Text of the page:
But today the scenario is different, Roach says. "China's working-age population is shrinking, and the population of older adults is growing rapidly; this trend is likely to continue for at least the next 25 years. Such is the legacy of China's one-child policy, which the CCP ended in 2016. The party has been desperately (and so far unsuccessfully) trying to reverse its effects ever since."
Meanwhile, the pace of urbanisation has slowed. With the working population shrinking, productivity growth must accelerate to keep the economy on a solid growth trajectory, Roach says. Productivity fell because Xi shifted investment and employment from the high-productivity private sector and back towards the "ossified state-owned enterprises."
"Severe restrictions were put on a number of popular online industries, including gaming, video, and music. These actions have crushed many of China's once dynamic Internet platform companies, including Alibaba, Baidu, JD.com, Meituan, and Tencent."
Xi explained these curbs saying that these were meant to curb accumulation of wealth in private hands and thus were for the social good. But Roach has a different view.
Xi encouraged high-tech development but these were security-oriented rather than economic development-oriented. China has acquired advanced military capabilities such as hypersonic missiles, stealth aircraft, and world-class naval and space programs. But it has also devised surveillance technology to keep track of the population's activities.
Xi's obsession with security has forced the Biden administration to ban the export of US-made advanced computing and semiconductor products to China to impair its efforts in artificial intelligence and quantum computing, Roach points out.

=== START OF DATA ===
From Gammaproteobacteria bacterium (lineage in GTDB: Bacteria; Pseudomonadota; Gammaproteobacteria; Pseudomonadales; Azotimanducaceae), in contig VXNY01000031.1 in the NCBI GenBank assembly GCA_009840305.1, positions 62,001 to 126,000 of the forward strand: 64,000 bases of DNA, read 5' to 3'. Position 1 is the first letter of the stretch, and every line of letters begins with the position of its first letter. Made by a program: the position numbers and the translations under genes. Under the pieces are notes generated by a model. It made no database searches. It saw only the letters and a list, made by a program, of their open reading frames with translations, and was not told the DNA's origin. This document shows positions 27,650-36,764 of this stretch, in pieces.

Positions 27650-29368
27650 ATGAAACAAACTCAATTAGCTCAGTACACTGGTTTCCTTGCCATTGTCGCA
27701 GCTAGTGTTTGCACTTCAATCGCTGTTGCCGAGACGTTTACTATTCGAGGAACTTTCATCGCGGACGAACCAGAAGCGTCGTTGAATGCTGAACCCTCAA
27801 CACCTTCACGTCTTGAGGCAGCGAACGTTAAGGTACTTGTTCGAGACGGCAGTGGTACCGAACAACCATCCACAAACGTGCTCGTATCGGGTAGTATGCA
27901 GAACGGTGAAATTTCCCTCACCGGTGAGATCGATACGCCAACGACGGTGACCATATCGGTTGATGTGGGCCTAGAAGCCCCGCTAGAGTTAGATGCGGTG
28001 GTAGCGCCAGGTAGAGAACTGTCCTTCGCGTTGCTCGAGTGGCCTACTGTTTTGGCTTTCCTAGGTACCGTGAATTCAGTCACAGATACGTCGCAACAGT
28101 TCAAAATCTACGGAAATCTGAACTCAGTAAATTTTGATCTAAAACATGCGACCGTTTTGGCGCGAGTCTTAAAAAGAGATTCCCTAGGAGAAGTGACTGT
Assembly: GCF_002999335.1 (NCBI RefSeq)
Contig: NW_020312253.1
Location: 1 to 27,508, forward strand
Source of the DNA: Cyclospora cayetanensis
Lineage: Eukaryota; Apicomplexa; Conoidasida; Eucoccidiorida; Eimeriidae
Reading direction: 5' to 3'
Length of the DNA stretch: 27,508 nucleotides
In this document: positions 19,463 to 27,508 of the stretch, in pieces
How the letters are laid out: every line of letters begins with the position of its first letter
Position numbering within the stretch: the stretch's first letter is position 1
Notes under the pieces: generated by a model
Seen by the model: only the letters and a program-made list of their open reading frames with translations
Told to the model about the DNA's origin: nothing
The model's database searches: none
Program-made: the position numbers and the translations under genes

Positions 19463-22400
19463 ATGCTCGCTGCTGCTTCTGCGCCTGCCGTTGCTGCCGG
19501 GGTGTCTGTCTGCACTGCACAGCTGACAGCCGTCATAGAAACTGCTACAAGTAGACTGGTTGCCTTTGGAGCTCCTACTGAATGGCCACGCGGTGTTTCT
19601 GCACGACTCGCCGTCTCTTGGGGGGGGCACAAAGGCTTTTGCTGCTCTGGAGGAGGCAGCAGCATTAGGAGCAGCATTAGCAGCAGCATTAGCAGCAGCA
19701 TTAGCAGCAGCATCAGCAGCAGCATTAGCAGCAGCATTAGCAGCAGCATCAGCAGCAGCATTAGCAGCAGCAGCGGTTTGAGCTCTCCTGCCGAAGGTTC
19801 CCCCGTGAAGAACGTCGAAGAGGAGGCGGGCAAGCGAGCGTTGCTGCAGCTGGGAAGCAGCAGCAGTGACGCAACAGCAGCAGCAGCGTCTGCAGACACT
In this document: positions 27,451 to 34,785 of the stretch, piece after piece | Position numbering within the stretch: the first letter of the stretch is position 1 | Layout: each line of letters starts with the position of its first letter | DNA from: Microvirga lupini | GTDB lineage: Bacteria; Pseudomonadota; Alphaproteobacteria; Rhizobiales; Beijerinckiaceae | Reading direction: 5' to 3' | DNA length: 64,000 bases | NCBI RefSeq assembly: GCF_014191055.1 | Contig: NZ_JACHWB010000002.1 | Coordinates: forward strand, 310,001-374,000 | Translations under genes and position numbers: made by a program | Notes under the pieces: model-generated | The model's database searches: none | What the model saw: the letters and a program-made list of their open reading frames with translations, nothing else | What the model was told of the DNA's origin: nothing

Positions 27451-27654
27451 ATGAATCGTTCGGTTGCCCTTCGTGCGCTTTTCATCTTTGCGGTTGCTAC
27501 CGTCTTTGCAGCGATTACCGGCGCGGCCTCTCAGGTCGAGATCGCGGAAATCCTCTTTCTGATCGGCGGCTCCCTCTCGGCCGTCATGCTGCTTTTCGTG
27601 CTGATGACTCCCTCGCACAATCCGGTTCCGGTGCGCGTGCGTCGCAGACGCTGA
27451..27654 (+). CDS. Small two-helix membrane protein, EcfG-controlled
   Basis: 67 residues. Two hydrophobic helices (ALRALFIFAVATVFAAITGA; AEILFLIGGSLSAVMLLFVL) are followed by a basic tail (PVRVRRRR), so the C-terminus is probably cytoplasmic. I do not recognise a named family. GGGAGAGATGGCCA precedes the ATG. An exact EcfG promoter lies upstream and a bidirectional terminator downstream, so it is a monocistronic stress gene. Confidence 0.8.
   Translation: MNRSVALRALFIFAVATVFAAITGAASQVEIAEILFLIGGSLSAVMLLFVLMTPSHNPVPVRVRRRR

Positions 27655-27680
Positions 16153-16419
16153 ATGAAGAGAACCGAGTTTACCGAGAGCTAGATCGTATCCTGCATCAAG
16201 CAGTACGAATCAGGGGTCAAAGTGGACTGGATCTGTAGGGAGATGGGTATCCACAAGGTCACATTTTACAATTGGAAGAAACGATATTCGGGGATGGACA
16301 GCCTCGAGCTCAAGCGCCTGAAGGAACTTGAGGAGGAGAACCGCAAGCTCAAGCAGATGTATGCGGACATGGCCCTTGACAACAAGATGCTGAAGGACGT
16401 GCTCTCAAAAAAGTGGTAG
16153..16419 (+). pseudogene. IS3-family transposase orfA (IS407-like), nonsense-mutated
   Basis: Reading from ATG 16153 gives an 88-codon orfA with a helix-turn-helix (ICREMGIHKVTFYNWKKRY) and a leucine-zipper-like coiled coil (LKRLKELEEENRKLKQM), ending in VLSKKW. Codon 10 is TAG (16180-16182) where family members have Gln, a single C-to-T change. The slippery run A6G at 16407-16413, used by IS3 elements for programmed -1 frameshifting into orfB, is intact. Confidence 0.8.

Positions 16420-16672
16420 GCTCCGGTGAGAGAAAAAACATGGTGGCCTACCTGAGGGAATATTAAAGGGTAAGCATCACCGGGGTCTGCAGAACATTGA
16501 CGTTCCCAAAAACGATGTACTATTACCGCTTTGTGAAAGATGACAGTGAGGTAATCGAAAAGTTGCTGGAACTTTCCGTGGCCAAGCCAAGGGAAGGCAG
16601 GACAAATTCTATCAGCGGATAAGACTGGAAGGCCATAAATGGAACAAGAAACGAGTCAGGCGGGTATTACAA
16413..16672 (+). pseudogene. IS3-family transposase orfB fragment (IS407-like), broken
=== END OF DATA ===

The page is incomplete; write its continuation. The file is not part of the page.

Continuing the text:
"Notwithstanding the hundreds of billions of dollars of Chinese capital that has gone into the development of a domestic semiconductor industry, the "chips gap" between Washington and Beijing has continued to grow, in terms of both design and production.
"The party congress made clear China's determination to close the gap, but the Biden administration's recent actions make success unlikely, " Roach says.
The over-concern with security could backfire as it did in the colonial era. Historian Paul Kennedy opined that the British Empire broke up because it was too large and far-flung to be managed effectively by the British because Britain's economy was too weak.
Xi's China does not have the equivalent of the British empire but through its Belt and Road Initiative (BRI) it has invested billions of dollars across the world in a bid to acquire global clout. But the BRI empire is also too large for the Chinese economy to manage and keep it going. Roach believes that China's power projection is "premature."
He goes on to say that there is no one in the Chinese hierarchy to advice Xi from independent standpoints. The helmsman is surrounded by yes-men. The hand-picked new seven-member Standing Committee and the 24-member Central Committee of the Politburo also lack economic expertise.
"The departure from office of seasoned economic advisers such as Wang Qishan, Liu He, Guo Shuqing, and Yi Gang—along with the upcoming retirement of Premier Li Keqiang, who effectively oversaw the management of China's economy—underscores the tilt in the ranks of the senior leadership away from economics and toward national security," Roach points out.
"As productivity falls and Chinese growth stagnates, it is unclear who, if anyone, will tell Xi the toughest truth of all: that his obsession with security is undermining China by weakening the economic foundations on which the country's strength depends."